travel Japan budget

How to Travel Solo to Japan on a Budget | Solo Female Travel

Japan is a beautiful country, and it is no secret. It is a country of contrasts. A country where old palaces, shrines, and temples exist in perfect harmony. A country that is filled with unique qualities at every nook and corner. And it is where whose delectable dishes make people coming back for more.

But we always hear that a trip to Japan is very expensive. And as solo women travellers, we try to travel on a budget so that we can travel more. We all want to travel to Japan and take in the experience, but the high price of everything stops us every time. We start planning that Japan trip but end up going somewhere else when the costs overrun our budgets.

How true is that? Well, it’s true in part. Japan is indeed expensive if you want it to be so. It has high-end places as accommodation and as a country. With the greatest number of Michelin star restaurants, eating out reaches a whole new level in this country.

Japan is the finest at its basic stage too!

But the best part is you don’t need any of these things to actually enjoy Japan. The beauty of Japan is boundless and not one that can be bought for a price. So, even if you let go of the high-end fine dining and the expensive hotels, you can still enjoy Japan to the fullest. Yes, you heard me right. You can travel and explore Japan in its entirety, even on a budget. Travelling or backpacking in Japan isn’t as expensive as we think, and it is one of the great myths of travel that I will bust for you. And that is because the beauty of Japan and its culture lies in exploring the country at its very basic stage.

So, let’s see how we add Japan to our list of places visited without burning a hole in the pocket now, shall we?

1. How to save on transportation in Japan


While bullet trains are expensive it is the easiest and fastest way to travel between different cities in Japan. The individual ticket can cost hundreds of dollars. But if you buy the Japan Rail Pass or the JR Pass as it is called, it will save you a lot of money and help you remain on budget while travelling solo. 

This is something that you purchase online even before you set foot in Japan because this is a necessity. It is extremely cost-effective for long-distance travel and can also be used to ride metros. There are also other perks you can avail of if you have the JR pass with you.

The best thing is this pass is available only to visitors at a price the residents of Japan can only dream of. As a female solo traveller, the JR Pass not only helps you save money but also reduces your hassle of cross-country travel. Passes are available for 7-day, 14-day, and 21-day. It costs you 29,650 yen for 7-day, 47,250 yen for 2-week, and for 21-day you have to pay 60,450 yen.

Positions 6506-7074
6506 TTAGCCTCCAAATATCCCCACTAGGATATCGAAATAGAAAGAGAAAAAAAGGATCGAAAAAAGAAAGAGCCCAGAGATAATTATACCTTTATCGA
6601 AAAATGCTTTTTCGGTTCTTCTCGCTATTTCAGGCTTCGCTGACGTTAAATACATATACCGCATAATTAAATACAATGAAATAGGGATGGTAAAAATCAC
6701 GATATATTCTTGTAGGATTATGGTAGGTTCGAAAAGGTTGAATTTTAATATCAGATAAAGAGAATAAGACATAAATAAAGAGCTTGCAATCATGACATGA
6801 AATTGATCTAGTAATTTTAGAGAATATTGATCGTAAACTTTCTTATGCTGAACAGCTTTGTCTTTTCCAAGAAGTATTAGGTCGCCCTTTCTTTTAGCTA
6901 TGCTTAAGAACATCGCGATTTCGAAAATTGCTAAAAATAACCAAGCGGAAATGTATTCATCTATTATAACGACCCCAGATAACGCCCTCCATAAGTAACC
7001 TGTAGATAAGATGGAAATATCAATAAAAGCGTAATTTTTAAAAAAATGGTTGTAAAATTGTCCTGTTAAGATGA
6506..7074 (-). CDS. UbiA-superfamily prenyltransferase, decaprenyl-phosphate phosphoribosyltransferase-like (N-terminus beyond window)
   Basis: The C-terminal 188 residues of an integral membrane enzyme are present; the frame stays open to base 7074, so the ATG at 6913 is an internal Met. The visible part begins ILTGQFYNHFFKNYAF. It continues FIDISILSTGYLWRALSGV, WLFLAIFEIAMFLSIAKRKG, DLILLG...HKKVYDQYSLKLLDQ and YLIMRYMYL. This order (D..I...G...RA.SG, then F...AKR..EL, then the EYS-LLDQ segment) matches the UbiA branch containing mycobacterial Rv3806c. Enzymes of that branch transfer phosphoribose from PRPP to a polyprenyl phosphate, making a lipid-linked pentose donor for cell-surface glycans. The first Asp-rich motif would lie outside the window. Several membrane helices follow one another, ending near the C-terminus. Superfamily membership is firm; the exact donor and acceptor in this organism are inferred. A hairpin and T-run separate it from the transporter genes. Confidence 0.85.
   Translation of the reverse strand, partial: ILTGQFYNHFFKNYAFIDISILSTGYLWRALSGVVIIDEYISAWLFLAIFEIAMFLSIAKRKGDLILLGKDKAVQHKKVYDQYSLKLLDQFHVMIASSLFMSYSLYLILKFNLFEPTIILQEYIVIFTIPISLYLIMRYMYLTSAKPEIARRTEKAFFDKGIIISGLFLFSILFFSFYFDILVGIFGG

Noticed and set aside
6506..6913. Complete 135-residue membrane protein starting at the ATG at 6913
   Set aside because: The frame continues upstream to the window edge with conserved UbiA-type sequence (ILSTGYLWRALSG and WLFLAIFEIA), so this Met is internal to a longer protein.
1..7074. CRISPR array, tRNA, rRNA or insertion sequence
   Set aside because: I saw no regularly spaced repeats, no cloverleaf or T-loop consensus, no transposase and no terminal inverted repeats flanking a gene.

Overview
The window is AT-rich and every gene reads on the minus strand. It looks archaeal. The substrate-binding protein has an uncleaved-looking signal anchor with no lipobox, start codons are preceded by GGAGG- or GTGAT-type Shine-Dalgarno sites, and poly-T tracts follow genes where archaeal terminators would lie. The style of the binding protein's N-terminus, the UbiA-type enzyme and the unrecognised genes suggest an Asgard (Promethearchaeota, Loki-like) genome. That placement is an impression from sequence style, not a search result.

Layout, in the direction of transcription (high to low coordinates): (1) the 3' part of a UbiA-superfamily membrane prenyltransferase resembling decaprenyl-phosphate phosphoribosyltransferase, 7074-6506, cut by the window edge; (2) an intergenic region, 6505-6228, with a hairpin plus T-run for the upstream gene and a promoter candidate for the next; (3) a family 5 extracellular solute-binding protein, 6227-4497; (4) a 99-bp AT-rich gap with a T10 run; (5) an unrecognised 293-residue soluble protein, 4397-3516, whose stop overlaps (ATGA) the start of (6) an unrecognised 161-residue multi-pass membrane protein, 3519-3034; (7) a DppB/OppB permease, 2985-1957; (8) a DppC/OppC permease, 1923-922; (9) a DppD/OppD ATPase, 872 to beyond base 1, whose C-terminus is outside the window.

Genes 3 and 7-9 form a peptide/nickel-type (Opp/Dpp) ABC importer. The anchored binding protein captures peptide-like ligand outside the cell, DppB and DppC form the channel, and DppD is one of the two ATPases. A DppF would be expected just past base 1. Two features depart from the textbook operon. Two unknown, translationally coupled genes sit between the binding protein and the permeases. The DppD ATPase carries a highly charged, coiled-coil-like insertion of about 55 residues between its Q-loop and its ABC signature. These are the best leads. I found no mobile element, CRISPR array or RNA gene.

If you compare that to a single ticket, a ride from Osaka to Tokyo costs you around 11,000 to 15,000 yen, which is almost the price of a week on JR Pass. That’s not all. You can also avail of this pass when taking a metro or any intra-city JR line trains. Note down other tips that you must know if travelling on a train in Japan. 


If time is not a constraint for you, opt for the bus as an alternative to train for cross country travel. It is cheaper than trains but will take you a lot more time to reach your destination. Let me give you an example. For travelling from Tokyo to Osaka, you will need to be 3 hours on the train. In comparison, the same journey takes nine-hours on a bus. But you need just 4000 yen if you are taking the bus. There are also bus passes that you can avail which allow you unlimited rides and begin at around 10,500 yen for three days of travel. 

But it is up to you to decide if you have the option to spend the extra 6 hours on the road. Remember, Japan has a lot to offer. So, don’t miss out on anything. 


For travelling inside cities, especially in places like Tokyo, metros are the best option. Though price varies according to the distance and also the city, it is best to buy a day pass to cut down on your budget.

2. Accommodation

This is another place where Japan has both ends of the spectrum for you. While you can stay in ryokans with an onsen or a volcanic hot spring at your disposal, you can also spend the time at a capsule hotel. And the best thing about this is that both experiences are equally unique to the country.

Choosing to stay in a hostel or a capsule in Japan rather than a hotel can help you travel within a budget in the country. Dormitories and hostels in most cities in Japan charge you around 3500 yen per night. But I would recommend that you opt for mid-level accommodation in Japan because, as a female solo traveller, your safety is also a major concern. Though Japan is deemed to be extremely safe for women, why take a chance? 

For around 6000 yen-6500 yen a night, you will be able to stay at a no-frill ryokan. Yes, there won’t be an onsen ready at your disposal or the massive traditional Japanese spread. But the warm hospitality is still very much there. With this budget, you can also stay at a capsule hotel, which, anyway, deals with the bare minimum. 

Apparently, love hotels are not just for hookups…

The best thing about Japan is that, like evolving technology, something new always keeps coming up. And most of it is carved out exactly for the traveller who is on a budget. The country makes sure that you don’t miss out on a unique experience just because you are not splurging. The best example of that is experiences like spending a night at a bookstore or a family-run guest house. Another unique place you can spend your night in Japan without burning a hole in your pocket is a love hotel. We have all heard about love hotels in Japan. It has always been the place where people met for hookups! And there is a provision to pay by the hour here. But today, more and more travellers on a budget seek out these love hotels for their affordable prices. 

Don’t miss the IC card!